“I can call you my call name, but why? I change it every two weeks”, brigade commander 81th Landing and Assault Brigade Eugene Moysyuk is smiling.
“Seriously? How do you memorize all of them?” – a 36-years-old colonel is surprised and asks again.
“We write it down on a piece of paper on our hands”, he says.
Rules and their observation for Yevhen are not something desirable, but clear and grounded requirements which the militaries must follow.
Yevhen Moysyuk is an experienced military paratrooper who took part in peacemaking missions in Iraq and Kosovo. In conversation, he marks not once that in war any tasks, even so difficult, must be executed. Indeed, it is necessary to be frank with the fighters: they must understand what waits for them ahead. Moysyuk and his fighters had to execute quite a lot of such difficult tasks. Moysyuk is one of them, he takes over and leads his subordinates in battles. In the summer 2014, with them, and they went through the enemy's rear from Artemivsk to Shakhtarsk, attracted the fire and forces of the enemy so that the paratroopers of 95th brigade blocked on a boarder with the Russian Federation could get to our subdivisions. From December 2014, he headed the defensive of Donetsk Airport.
His fighters were the last who held the defense of the airport. Today colonel Yevhen Moysyuk is brigade commander of the 81th Landing Assault Brigade, who was awarded with two orders of Bohdan Khmelnytsky, IInd and IIId degrees. The personal history of Yevhen is typical enough. The example of his older cousin who served in airborne troops influenced him greatly, and a student of Chernivtsi physical and mathematical school decided to become the defender of Motherland. He became a cadet of the military school of his dream – Yevhen went to Odesa Army Institute. However, it was his second attempt. When he tries to do it for the first time he was 16- years-old and he was not taken there. After graduating, he started his service in the 25th brigade based in Bolgrad, the Odesa region. And what happened later, and how the commander and his fighters fought at the front for 2 years — in the story below.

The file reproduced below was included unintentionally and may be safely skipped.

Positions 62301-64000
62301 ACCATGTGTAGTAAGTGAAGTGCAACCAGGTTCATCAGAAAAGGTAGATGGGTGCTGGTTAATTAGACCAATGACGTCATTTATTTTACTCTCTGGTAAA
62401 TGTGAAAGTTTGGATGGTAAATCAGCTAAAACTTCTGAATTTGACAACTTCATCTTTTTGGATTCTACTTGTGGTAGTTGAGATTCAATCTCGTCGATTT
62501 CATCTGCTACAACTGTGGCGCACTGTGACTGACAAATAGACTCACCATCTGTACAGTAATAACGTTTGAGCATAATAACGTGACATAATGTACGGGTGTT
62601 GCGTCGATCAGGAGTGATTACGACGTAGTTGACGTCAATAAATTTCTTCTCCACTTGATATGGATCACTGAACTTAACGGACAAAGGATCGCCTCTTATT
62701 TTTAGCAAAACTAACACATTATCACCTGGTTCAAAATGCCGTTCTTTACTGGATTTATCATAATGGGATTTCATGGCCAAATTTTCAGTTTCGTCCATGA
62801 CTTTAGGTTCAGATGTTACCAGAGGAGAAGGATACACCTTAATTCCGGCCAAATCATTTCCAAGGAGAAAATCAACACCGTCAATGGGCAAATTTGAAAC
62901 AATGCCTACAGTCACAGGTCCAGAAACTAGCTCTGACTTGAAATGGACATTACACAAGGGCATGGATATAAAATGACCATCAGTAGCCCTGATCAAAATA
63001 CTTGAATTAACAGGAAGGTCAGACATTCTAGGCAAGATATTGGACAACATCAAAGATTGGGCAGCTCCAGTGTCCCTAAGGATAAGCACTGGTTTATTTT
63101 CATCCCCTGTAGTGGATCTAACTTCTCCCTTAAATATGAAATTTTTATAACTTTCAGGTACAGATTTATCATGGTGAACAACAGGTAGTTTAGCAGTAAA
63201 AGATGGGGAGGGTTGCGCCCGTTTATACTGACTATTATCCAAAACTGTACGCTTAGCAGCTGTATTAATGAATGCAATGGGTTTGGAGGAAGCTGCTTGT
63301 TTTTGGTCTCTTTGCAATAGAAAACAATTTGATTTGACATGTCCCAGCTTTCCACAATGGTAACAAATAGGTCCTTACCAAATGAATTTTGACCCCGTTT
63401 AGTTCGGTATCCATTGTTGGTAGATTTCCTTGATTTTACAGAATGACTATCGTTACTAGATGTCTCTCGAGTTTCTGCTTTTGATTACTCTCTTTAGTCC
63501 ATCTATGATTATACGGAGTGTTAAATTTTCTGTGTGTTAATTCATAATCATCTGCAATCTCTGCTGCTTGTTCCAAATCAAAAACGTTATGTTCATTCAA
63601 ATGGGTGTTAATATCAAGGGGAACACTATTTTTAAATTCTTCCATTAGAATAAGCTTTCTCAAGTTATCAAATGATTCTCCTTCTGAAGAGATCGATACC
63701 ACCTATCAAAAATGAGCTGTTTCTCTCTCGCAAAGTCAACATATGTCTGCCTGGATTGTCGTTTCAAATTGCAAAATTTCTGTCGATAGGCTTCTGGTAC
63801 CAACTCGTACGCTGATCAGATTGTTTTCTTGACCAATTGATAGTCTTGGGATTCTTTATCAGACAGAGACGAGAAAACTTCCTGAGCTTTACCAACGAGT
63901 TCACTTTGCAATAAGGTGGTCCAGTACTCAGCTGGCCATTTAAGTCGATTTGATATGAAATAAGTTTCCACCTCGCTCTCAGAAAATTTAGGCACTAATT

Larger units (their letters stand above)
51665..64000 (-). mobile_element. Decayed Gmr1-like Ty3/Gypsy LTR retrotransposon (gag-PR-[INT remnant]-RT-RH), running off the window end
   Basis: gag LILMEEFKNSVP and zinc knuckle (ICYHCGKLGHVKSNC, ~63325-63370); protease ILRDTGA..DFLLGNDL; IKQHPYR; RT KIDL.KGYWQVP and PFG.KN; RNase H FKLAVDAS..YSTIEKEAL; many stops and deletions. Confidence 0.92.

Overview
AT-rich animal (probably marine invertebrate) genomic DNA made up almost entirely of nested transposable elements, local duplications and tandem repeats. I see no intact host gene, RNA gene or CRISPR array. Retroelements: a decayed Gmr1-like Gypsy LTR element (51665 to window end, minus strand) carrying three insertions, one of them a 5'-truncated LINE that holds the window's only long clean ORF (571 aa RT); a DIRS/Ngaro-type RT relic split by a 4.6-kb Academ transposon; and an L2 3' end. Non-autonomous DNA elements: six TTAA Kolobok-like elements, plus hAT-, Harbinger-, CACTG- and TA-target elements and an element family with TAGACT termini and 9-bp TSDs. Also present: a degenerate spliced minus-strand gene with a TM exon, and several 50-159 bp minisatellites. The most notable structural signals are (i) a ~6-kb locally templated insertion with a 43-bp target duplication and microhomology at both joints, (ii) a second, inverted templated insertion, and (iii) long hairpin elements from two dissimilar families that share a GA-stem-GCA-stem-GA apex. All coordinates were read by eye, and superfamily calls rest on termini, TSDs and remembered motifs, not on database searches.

Kosovo and Iraq in comparison to this war— are absolutely trifles
I was commander of the reconnaissance platoon. I was assign captaincy. I had to carry out the duties of battalion commander because our commander was in a business trip in Iraq with the first rotation. They started to recruit two more companies of paratroopers to Iraq. Not everyone wanted to go there, but I did.
It was definitely useful experience. In fact, before I had served mainly with emergency service soldiers. To serve in Iraq, they recruited contract servicemen; some of them were 10 years older than me. I wasn’t even 25.
Now I can say that Kosovo and Iraq in comparison to this war are absolutely trifles. It’s the same, those studies of the poorest quality.
What new things did I take away from this war? I had known it, but now have learnt even more: to execute urgent tasks, it is needed to prepare for them seriously, sparing neither yourself nor the people.
The studies must be more difficult than real fights. In December we had brigade trainings. During them, people, beginning from me and to the last soldier, are exhausted much more than executing combat missions on second-rate directions.
There was understanding that except theory, practice, tactical preparation and shooting, there must be substantial psychological preparation.
For example, a serviceman executes offensive exercises, moves, shoots, jumps into a trench and the opponent will try to kill him. While training, soldiery use ammunition from guns to machine guns..
Bullets are whistling. It’s necessary that fighters should not afraid of them. Then in the first fight soldiers won’t be frightened. He’s already a war-horse. The same refers to tanks, mines, explosions, projectiles. Our task is to do that before the soldier participates in their first fight – he will be a war-horse.
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